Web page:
HYPERREALISM – “Clichés” of reality…



Hyperrealism, which emerged in the USA in the 60s, inherits its attachment to a banal everyday version of reality from Pop art. The artists draw their subjects from real life; but it is a “second-hand” real life, because they do not create their works directly in front of the person or thing they are depicting, but from photographs. They demonstrate a great, often laborious, technical virtuosity, to transcribe a reality that has been examined under a microscope. Although the hyperrealists have in common the effort they make to achieve a mimetic reproduction, they are distinguished from one another by the choice of themes that they tackle. Chuck Close focuses his attention on faces, John Salt on cars, John de Andrea on nudes, Duane Hanson on middle-class Americans, Richard Estes on urban landscapes, and so on.

Prices for Chuck CLOSE are exploding in the US! Between 2004 and 2005, they shot up by 90% although it has to be said that none of his oils or acrylics appeared in the sale rooms during 2004, and the first auctioned in 2005 was a monumental portrait entitled John dated 1971-72 which set a new record of USD 4,300,000 (EUR 3,348,840) for the artist (254 x 228.6 cm, Sotheby’s NY). Close’s large scale works thus sell for well over a million euros; but a study for John found a buyer at the same sale for USD 170,000 (EUR 132,396). Even more affordable, a Maquette for Alex, assembled from various media including a Polaroid, will be available for USD 20,000 (EUR 15,744) at the May 2006 sales at Phillips, de Pury & Company NY.
The manifest craze for Close’s paintings places him ahead of the movement’s two other major figures: the sculptors Duane HANSON and John Louis DE ANDREA. These two artists excel in sculptural trompe l’oeil, but their works have never reached a million dollars in a public sale. Their work has been increasingly present on the market in recent years: of a total of 24 Duane Hanson sculptures ever offered at auctions, half of them went under the hammer between 2003 and 2005 in the EUR 100,000 – EUR 250,000 price bracket. Since 2003, the market has also taken up the works of De Andrea again. However, after an absence of 5 years from the public market, his life-size fibreglass figures cost around 50 times less than those of his older peer Duane Hanson.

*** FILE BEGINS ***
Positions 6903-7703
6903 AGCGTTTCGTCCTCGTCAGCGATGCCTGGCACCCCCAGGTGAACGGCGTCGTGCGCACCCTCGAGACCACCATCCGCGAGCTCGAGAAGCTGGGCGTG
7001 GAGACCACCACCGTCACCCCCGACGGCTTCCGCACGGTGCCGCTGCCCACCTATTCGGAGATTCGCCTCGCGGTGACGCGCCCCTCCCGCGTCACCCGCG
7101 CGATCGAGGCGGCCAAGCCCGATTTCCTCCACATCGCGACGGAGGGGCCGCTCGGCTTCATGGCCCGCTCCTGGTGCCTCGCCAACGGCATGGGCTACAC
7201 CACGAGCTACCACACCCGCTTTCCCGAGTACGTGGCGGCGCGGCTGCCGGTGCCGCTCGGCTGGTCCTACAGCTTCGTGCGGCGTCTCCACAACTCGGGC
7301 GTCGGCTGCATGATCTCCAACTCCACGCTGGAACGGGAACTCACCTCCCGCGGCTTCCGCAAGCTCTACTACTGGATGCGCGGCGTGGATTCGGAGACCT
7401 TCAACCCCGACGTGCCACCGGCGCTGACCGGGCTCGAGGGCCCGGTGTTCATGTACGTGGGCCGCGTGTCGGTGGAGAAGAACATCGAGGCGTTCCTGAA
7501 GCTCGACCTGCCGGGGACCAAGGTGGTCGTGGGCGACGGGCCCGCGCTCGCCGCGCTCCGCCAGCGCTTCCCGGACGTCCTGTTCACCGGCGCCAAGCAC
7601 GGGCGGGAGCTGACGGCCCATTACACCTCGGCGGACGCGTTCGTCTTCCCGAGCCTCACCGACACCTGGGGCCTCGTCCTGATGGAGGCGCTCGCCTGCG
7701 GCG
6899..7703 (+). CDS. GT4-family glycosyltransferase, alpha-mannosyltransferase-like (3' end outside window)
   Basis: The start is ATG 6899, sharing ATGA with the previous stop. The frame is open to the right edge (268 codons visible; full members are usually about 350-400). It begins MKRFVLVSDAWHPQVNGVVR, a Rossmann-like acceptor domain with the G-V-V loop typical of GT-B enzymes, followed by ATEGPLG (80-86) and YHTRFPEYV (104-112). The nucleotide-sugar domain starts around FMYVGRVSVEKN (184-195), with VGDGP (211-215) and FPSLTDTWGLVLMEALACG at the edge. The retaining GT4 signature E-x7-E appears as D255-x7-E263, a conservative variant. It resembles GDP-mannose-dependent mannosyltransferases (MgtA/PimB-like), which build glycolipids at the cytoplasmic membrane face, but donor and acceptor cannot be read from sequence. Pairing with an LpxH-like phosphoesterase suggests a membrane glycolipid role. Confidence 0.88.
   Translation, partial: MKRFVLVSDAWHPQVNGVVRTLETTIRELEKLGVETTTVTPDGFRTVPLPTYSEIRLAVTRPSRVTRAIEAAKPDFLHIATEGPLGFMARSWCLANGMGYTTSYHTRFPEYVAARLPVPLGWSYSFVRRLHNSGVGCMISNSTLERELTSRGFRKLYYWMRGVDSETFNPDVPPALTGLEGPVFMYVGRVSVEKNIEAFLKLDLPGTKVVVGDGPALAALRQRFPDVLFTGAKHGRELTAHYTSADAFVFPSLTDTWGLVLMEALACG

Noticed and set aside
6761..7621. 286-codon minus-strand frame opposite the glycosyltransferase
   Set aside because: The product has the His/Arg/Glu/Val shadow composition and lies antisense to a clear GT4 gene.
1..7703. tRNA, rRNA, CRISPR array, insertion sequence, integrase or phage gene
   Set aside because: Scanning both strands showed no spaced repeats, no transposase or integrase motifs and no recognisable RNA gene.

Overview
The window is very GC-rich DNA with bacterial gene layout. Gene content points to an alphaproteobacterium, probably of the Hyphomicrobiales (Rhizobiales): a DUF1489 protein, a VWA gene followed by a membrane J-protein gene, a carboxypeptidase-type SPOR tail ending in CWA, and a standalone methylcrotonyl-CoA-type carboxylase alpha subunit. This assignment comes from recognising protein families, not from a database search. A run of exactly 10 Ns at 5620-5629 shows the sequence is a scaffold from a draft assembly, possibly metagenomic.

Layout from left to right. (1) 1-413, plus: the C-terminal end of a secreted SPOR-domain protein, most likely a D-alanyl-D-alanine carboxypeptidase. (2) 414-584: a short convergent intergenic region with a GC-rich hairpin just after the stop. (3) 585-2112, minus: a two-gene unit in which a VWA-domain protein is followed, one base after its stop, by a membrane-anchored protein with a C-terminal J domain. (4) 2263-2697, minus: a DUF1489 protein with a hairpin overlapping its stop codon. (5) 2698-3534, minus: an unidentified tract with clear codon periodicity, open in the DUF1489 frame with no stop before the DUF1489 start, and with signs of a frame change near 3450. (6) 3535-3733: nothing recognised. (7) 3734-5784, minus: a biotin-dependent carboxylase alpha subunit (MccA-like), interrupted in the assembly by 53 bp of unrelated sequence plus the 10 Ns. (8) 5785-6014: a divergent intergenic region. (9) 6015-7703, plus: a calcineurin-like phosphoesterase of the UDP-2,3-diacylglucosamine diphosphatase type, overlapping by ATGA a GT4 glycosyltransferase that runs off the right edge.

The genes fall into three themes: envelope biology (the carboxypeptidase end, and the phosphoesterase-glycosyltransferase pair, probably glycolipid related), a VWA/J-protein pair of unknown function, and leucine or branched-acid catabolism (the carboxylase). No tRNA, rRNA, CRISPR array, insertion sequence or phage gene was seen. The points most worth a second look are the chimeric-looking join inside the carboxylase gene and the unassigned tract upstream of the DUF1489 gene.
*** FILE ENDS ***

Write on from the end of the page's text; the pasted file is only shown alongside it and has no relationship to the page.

There are hyperrealist artists in Europe, such as Frantz Gertsch, Jean Olivier Hucleux and Gerad Schlosser. The low number of works that come up for auction is largely due to a very limited production due to the artists’ slow and meticulous techniques.
Franz Gertsch’s overall portfolio of paintings amounts to less than 100 works on canvas since 1969! Lovers of his work therefore focus their attention on prints, which are much more numerous. Thus, Pestwurzelblatt, a colour print in an edition of 80 was sold at auction by Dobiaschofsky in Bern for EUR 1,684 in 2005. In 2002 the same auction house put an early work in oil on canvas of a similar size on sale (Sonniger Weg zwischen Bäumen, 1946), which was sold for a lower price: EUR 1,025. Gertsch thus sells for less than Schlosser and Hucleux for whom one would have to pay between EUR 10,000 and EUR 20,000 for an accomplished work of a good size.
Following the example of Chuck Close, Jean Olivier Hucleux has a feeling for faces and is also very popular. Hucleux’s monumental works are in public and private collections which they leave only on a temporary basis. In his case too, few major works reach the market, with only works on paper available. From a simple study to a portrait in graphite more than 2 metres high, there is a great variation in prices: from EUR 500 to EUR 20,000!
The prices for European artists are still a long way from those for the American figureheads. The prices they reach at auction do, however, reach those of less well-known hyperrealists such as Richard Cottingham, Don Eddy or Robert Bechtle,